Renee Hallow (Darlanne Fluegel) was a popular film actress who was separated from her veterinary husband Chase Matthews (Anthony Edwards), he staying with his practise and she continuing her career in Hollywood. There was someone caught in the middle, however, and he was their son Jeff (Edward Furlong), who elected to stay with his mother, and was present on the set where she was shooting a horror movie when it all went horribly wrong. Supposedly a simple effect, all the water lying around got into an electrical appliance and sent a shock through Renee, killing her almost instantly. Jeff Matthews was traumatised and sent to live in Maine with Chase...
Nobody expected a sequel to Pet Sematary, Stephen King in particular who only included follow-up rights in his contract for the first one because he was assured this would never be made. And yet here it was, clogging up video store shelves across the world after making next to no impact in the cinemas, yet another unnecessary addendum to a movie that wasn't especially great in the first place. That initial movie had been based on one of King's bleakest works, a modern update of W.W. Jacobs' classic short story The Monkey's Paw where an old Indian burial ground had the power to bring the dead back to life, except when they came back they were wrong somehow.
In the film version, what had been horribly depressing on the page turned rather camp, and though there are those of a certain age who will tell you the Zelda character put the wind up them when they saw this as kids, the fact remained it was an unsubtle and crass incarnation of an original which had many more sleeping with the lights on. The main trouble with continuing that was, well, why bother to bury someone else there when it was all too clear from what happened last time around that it was a bad idea? And it's not as if the folks in this film didn't know about it, for they make frequent reference to events in the first Pet Sematary, so you might have thought the well-known tagline "Sometimes dead is better" would have been taken to heart.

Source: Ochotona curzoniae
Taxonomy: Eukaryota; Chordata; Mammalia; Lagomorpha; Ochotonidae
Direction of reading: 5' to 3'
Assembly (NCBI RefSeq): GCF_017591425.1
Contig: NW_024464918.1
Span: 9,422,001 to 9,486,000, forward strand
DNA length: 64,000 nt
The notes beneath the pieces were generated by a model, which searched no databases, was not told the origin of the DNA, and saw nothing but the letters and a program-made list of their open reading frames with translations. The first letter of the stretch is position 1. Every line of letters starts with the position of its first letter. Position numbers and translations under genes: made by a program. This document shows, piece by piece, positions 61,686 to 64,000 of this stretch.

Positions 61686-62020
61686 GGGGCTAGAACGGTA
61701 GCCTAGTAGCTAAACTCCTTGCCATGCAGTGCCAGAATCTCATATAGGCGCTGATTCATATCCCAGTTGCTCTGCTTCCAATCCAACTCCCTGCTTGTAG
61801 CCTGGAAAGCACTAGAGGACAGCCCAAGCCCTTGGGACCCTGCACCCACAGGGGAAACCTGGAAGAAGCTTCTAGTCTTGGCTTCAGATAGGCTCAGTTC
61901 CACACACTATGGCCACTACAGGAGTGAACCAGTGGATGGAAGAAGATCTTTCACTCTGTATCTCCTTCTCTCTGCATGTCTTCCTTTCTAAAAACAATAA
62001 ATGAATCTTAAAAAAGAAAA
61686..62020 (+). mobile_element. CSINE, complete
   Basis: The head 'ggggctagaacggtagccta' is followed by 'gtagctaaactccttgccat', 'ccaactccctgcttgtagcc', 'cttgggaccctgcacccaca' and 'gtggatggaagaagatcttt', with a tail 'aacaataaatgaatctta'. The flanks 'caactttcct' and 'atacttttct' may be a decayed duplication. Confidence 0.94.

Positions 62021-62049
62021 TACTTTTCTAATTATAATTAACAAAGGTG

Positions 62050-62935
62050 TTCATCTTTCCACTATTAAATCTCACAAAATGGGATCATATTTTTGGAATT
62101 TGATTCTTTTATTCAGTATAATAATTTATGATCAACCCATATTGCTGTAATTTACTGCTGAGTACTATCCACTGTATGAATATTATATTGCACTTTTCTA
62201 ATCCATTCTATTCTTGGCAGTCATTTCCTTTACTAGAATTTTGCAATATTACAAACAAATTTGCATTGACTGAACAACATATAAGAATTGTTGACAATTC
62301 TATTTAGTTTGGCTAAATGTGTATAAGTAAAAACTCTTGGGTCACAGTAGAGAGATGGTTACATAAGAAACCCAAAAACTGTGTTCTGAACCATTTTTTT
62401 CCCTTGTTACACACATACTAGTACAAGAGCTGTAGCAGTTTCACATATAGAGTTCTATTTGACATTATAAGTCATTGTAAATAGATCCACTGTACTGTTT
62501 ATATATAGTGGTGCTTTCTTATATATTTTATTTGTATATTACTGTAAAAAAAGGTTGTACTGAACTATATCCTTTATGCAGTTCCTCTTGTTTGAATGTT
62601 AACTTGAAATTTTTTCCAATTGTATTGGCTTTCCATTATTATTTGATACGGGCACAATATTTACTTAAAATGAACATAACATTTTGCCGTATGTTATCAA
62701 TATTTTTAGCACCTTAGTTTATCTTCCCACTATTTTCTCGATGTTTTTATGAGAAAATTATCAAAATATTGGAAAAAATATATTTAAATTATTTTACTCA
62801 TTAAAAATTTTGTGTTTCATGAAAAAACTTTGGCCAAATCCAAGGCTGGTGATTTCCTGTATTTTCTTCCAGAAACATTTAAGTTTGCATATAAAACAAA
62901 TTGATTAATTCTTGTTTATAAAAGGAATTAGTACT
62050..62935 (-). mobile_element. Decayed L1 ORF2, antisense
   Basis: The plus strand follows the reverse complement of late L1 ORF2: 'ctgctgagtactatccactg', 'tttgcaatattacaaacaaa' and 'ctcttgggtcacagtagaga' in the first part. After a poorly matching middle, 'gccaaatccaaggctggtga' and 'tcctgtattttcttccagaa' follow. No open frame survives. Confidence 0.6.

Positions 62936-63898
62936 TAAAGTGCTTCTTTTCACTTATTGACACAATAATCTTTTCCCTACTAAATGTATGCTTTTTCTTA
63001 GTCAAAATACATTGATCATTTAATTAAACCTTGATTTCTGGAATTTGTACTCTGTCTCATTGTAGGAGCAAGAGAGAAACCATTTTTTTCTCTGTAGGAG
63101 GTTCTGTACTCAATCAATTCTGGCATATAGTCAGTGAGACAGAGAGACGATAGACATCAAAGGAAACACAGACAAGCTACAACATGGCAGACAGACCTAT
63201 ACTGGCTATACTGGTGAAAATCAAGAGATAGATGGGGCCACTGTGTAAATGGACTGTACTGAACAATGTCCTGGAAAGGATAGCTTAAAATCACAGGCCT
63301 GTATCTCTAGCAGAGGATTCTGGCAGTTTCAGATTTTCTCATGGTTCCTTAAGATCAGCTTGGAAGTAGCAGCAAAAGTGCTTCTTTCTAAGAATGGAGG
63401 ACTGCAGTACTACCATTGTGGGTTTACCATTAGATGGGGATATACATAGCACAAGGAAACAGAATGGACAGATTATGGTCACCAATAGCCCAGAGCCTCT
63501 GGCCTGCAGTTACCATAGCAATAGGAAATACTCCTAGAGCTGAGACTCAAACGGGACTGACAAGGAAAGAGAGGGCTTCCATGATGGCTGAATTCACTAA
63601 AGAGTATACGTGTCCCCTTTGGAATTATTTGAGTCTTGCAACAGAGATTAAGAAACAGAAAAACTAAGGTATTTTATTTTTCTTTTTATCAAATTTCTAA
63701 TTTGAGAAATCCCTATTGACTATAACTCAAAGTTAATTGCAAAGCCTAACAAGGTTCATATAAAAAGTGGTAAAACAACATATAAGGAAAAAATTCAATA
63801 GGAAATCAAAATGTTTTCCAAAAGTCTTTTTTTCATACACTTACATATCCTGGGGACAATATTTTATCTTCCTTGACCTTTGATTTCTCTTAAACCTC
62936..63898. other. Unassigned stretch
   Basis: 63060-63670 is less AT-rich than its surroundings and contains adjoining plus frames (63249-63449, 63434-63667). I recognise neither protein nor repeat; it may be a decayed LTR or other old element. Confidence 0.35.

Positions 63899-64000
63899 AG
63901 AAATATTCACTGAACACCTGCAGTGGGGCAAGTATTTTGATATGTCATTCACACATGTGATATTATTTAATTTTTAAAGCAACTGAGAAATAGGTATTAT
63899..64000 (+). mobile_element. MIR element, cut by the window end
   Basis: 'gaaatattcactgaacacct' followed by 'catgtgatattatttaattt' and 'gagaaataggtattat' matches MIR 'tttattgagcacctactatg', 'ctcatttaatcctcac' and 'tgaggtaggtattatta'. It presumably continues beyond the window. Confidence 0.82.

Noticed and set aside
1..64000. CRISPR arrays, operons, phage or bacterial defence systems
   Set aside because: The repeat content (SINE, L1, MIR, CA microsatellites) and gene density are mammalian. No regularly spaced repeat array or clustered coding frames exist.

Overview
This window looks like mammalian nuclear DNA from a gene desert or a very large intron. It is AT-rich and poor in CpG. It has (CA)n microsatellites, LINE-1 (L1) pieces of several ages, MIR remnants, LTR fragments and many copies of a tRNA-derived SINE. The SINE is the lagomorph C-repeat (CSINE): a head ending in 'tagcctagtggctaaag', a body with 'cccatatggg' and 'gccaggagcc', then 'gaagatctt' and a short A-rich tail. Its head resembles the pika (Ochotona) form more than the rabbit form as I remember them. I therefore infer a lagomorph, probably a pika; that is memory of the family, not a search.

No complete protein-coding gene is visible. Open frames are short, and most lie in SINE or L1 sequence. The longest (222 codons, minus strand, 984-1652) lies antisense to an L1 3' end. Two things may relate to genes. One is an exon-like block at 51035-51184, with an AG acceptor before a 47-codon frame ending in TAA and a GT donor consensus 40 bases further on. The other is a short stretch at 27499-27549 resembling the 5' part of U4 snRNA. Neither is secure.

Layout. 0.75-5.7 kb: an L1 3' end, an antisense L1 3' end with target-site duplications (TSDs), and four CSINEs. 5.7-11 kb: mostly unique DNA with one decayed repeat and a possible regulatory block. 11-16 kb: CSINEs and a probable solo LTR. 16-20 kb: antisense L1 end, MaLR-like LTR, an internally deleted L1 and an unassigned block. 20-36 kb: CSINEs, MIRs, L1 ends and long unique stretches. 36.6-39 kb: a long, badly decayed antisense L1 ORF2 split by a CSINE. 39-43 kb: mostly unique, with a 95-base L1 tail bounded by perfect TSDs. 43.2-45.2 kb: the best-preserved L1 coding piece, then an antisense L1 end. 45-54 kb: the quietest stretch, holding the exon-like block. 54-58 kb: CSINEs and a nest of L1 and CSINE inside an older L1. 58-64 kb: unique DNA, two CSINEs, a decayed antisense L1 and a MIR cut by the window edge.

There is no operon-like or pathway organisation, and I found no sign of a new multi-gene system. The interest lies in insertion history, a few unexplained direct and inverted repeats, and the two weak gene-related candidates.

This essential illogicality is never surmounted by the way Part 2 played out, so the solution returning director Mary Lambert (a long way from her award-winning Madonna videos already) settled on was to go over the top, more gore, more action, more, well, frankly more silliness. Once Jeff has arrived in town he finds himself bullied by a gang whose ringleader Clyde (Jared Rushton) makes it his purpose in life to put the kid through utter dejection, as if losing his mother before his very eyes was not bad enough. But he's not the sole villain here, as Clancy Brown showed up as Sheriff Gus Gilbert, who has something of a forceful personality but doesn't really go into evil overdrive until he is killed and brought back to life thanks to his son Drew (Jason McGuire) and new pal Jeff making with the burial ground magic.
Exactly why they would bring him back is the biggest mystery in the plot, only explained through reasoning screenwriter Richard Outten was desperate for ideas and needed a bad guy with more authority than Clyde for doling out the death and destruction. It was not as if Jeff and Drew were unaware of what would happen, having revived Drew's pet pooch who the Sheriff shot and found he was surely a relation of Zoltan, Hound of Dracula or any other famed devil dogs of the movies - a running joke sees it continually attack Chase. If that was indeed supposed to be a joke, what humour there was turned out oblique, leaving you wondering if this had a degree of self-parody in mind. Anyway, the rest of it played out with the dead cutting down the living apparently on impulse, and Renee dug up by Gus to accompany him on his return from beyond the grave which led us to the finale. It was certainly gory, with people killed by revving motorbike wheels or shards of mirror, but didn't make one bit of sense aside from financially. Music by Mark Governor (more Ramones at the end, too).